Have you ever risked sharing your pain with another person, hoping for a listening ear – and gotten an earful of unsolicited advice instead? Have you ever gone through a tough time, only to have a well-meaning Christian quote, All things work together for good?
It’s pretty obnoxious, and downright unbiblical, the way we tend to respond to the suffering of others. For some reason, we consider it our duty to fix things, to explain what God is up to, and to make sure we put a smile back on our friend’s face.
Is this how God tells us to treat those who are suffering?
The writer of Proverbs says, “Like one who takes away a garment on a cold day, or like vinegar poured on a wound, is one who sings songs to a heavy heart.” (Please don’t make things worse.)
Paul writes to the Romans, “Rejoice with those who rejoice; mourn with those who mourn.” (Go there with them and empathize.)
In other words, let’s lose the pious platitudes and offer humble compassion.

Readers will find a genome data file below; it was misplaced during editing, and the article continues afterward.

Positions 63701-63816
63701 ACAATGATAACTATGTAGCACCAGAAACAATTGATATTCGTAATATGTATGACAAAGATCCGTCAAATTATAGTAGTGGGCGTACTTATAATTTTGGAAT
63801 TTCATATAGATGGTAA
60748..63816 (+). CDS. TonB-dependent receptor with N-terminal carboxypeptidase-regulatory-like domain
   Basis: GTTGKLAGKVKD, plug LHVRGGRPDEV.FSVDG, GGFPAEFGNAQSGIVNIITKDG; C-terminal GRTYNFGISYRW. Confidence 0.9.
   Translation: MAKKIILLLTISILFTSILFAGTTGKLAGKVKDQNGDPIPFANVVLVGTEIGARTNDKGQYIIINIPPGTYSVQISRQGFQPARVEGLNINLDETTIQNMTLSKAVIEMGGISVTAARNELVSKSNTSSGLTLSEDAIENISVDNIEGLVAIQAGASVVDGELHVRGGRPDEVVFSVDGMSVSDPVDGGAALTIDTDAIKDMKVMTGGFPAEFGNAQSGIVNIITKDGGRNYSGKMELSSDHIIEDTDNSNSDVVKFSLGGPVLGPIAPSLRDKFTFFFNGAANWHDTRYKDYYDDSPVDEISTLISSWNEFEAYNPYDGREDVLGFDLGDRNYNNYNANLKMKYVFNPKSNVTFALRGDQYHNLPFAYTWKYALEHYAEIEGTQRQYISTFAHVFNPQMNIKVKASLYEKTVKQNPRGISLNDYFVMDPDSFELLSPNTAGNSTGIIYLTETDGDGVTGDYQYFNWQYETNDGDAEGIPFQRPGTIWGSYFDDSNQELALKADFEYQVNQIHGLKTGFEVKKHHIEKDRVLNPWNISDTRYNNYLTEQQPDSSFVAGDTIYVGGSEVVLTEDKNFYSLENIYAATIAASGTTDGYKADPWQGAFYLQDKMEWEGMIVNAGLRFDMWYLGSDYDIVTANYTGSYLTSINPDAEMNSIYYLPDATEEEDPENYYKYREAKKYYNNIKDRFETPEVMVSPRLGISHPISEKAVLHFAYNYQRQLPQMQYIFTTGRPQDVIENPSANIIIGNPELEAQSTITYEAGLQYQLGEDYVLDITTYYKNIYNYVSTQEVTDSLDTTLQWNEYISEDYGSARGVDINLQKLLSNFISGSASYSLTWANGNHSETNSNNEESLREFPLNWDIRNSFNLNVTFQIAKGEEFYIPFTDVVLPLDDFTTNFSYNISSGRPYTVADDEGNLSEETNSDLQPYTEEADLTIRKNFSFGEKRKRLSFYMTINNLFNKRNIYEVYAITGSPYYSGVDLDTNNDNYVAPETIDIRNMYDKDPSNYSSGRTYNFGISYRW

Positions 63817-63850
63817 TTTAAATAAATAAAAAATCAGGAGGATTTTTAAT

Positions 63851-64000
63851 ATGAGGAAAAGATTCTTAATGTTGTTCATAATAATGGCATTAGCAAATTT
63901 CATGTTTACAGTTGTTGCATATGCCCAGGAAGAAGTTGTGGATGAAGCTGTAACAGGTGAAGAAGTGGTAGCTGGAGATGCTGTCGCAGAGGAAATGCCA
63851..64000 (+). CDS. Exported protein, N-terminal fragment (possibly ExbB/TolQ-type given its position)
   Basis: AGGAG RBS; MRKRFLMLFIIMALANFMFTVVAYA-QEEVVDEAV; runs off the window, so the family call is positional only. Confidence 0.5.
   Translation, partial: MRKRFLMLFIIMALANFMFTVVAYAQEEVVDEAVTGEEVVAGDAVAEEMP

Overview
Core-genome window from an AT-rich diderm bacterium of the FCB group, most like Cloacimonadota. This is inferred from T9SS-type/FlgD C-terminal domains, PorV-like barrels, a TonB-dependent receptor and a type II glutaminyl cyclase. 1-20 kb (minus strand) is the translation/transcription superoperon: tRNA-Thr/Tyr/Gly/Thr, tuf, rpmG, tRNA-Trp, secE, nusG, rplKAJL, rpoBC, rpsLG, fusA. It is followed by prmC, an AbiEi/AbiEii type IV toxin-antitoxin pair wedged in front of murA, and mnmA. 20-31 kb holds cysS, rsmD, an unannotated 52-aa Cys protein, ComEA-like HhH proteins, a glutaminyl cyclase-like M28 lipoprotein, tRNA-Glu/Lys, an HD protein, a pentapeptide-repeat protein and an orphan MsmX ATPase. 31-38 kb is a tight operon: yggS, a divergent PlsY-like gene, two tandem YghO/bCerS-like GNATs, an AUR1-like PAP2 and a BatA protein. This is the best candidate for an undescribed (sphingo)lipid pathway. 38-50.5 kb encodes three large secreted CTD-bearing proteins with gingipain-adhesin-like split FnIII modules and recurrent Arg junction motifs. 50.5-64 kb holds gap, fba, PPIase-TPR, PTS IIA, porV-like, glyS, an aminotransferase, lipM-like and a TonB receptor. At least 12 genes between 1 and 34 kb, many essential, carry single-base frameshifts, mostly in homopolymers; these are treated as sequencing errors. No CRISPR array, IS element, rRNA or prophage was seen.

So why do we act like Job’s comforters? Why do we feel compelled to serve up the perfect tidbit of advice, instead of simply offering our loving presence? It’s uncomfortable to stay silent in the face of another’s pain. It’s inconvenient to slow down with them as they grieve. We don’t like the feeling of not being in control.
Newsflash: we AREN’T in control. God is.
Check out Job, the definitive book on suffering. God spends like thirty chapters rebuking the three guys who thought they had airtight theology about Job’s troubles.
Let’s just admit that we are really small and God is really big and there is more mystery to life than we can handle. Let’s be okay with not having all the answers.
And let’s stop making things worse for those who are hurting by trying to force cheer on them.